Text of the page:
T is for Tantalus

tantalosTantalus the king of Sipylus, was a son of Zeus and the nymph Plouto. As a son of Zeus. He had a good life, but much like the two brothers who featured in S, he proved to be too clever for his own good, and that lead to his ultimate sad fate.

Often, he was invited to Olympus as a guest of Zeus but there he took to stealing nectar and ambrosia, the food of the Gods, and bringing it back for mortals on land. This angered Zeus, but he did not punish his son.

Emboldened, Tantalus played more pranks, and one day he decided to test the Gods in a most gruesome manner. He invited the Gods to his kingdom, and served them a delicious meat curry, cooked from the flesh of his own butchered son. The Gods knew and refused to touch the meal, except for the Goddess Demeter, who was so enveloped in grief over the loss of her daughter Persephone, that she lost her discernment and ate a piece of the shoulder. Zeus was so angry, that he killed Tantalus right there and banished him to Tartarus, the underworld with a very specific punishment for his atrocious deeds.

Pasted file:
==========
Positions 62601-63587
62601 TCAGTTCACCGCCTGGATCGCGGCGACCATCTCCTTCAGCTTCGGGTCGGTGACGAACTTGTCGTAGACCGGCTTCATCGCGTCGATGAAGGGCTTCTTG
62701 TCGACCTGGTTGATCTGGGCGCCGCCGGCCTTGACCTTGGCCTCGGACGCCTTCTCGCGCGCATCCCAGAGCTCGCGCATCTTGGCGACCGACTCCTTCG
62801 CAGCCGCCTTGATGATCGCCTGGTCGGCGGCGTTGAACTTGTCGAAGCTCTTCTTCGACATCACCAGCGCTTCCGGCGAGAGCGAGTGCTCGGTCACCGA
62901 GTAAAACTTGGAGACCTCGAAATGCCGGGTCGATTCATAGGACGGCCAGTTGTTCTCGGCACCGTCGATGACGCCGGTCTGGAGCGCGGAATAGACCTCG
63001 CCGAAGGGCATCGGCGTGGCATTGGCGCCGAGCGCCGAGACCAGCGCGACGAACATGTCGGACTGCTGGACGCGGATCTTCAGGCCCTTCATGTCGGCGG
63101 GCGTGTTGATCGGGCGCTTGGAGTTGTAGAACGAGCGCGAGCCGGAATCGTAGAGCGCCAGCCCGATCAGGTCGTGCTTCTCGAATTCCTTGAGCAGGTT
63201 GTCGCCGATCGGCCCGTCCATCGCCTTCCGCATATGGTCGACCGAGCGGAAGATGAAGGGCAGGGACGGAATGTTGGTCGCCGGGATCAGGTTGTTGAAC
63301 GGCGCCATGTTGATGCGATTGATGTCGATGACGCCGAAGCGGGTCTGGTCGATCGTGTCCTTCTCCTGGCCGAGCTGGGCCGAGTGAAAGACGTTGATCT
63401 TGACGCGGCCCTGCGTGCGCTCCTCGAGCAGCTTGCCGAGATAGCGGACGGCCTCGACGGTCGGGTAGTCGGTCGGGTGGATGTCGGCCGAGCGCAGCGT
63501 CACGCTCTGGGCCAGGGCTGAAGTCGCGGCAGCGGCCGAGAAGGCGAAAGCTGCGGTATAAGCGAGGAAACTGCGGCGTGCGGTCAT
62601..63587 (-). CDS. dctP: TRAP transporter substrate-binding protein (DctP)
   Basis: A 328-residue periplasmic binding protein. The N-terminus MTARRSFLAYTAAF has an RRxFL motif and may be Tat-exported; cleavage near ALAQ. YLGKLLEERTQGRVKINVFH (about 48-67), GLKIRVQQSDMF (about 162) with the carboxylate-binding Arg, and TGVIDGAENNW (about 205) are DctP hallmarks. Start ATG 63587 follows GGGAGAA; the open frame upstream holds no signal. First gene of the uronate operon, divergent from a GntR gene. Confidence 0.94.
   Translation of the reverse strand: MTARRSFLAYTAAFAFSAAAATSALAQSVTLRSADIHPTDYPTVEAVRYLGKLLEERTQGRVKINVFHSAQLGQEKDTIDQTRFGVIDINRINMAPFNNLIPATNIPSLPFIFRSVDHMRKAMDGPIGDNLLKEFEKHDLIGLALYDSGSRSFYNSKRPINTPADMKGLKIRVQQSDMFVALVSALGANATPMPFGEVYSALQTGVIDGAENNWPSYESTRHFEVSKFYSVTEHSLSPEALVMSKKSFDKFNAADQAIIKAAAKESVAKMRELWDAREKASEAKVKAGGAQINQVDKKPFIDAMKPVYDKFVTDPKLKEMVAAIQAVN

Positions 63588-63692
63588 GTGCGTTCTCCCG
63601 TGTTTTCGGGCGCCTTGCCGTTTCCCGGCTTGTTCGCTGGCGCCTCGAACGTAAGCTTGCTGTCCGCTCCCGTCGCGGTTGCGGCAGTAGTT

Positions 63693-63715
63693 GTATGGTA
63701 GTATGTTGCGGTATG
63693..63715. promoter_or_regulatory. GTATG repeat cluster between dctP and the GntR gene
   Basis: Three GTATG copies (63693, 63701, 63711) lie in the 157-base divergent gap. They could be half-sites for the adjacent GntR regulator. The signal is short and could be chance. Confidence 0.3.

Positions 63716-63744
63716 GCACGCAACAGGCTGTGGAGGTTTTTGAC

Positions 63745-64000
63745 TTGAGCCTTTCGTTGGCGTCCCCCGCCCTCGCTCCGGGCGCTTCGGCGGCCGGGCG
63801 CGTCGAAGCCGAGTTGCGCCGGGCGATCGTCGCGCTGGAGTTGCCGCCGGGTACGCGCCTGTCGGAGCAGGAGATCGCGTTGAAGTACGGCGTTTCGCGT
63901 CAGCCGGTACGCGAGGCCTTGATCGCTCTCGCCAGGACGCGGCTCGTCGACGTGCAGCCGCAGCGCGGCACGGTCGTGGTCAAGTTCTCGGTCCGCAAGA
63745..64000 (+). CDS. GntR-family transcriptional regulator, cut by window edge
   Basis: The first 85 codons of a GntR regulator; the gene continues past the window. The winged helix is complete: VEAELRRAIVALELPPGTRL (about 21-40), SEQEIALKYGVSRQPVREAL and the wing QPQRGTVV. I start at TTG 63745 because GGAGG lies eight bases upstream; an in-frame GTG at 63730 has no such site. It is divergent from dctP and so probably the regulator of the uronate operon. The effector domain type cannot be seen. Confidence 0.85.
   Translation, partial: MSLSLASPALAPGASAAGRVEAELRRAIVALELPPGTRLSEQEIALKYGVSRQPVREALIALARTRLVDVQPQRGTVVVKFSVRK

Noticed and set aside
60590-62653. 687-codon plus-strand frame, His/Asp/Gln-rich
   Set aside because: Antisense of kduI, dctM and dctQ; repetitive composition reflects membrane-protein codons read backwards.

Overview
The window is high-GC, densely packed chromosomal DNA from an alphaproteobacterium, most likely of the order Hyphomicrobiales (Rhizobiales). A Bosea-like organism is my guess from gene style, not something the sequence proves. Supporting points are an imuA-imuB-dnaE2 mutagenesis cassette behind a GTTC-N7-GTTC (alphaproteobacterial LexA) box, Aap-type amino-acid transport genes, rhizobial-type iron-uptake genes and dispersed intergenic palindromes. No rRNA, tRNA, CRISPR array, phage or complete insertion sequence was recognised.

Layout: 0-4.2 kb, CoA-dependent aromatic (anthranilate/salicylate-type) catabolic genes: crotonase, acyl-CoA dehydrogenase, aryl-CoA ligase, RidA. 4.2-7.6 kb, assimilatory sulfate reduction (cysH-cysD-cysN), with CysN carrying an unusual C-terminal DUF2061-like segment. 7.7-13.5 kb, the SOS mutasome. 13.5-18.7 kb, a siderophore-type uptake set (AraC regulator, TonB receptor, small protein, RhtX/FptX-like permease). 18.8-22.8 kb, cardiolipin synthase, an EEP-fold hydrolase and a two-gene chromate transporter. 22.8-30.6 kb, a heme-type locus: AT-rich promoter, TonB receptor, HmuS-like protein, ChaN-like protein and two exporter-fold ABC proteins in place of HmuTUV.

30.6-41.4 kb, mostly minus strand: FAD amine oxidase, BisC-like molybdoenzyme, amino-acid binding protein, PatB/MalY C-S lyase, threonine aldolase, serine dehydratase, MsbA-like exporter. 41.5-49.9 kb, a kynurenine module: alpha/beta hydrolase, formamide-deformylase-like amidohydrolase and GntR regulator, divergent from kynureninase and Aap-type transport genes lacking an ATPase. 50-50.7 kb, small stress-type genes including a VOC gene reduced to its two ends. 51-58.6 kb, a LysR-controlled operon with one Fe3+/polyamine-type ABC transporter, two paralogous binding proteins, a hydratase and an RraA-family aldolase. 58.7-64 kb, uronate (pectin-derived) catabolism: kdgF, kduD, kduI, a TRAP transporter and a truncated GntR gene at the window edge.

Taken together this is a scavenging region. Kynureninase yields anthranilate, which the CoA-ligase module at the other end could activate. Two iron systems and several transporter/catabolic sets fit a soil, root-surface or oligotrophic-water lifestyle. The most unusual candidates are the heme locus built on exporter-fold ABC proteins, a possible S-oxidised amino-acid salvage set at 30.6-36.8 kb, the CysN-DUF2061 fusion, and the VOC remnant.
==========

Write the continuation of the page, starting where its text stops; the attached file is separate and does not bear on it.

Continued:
Tantalus was made to stand in neck deep cool refreshing water for all eternity with a bough of juicy ripe fruits hanging right over him! I can see that you are wondering how this can be punishment. Well, whenever he tried to drink the water, the water would recede just out of his reach, and when he tried to pluck a fruit, the bough would rise just a little, so that the fruit too was for ever out of his reach. And so Tantalus, stand thirsty and hungry forever with water and delicious food tantalisingly near yet just out of his reach. As if this is not enough, an enormous stone hangs precariously over his thirsty and hungry head and body for eternity.

And yes, the word ‘tantalize’ does come from this over-smart character in Greek mythology.

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2 Responses to T is for Tantalus

  1. kristin says:

    It doesn’t get more gruesome than that – serving the gods his own butchered son. He deserved what he got and more.

    Finding Eliza

  2. Arti Jain says:

    I had no clue! I agree that logic and myths don’t make good bedfellows, but I have to ask: Why did he kill his son? What was he trying to achieve with this trick?
    Like Kistin says…he deserves what he got.

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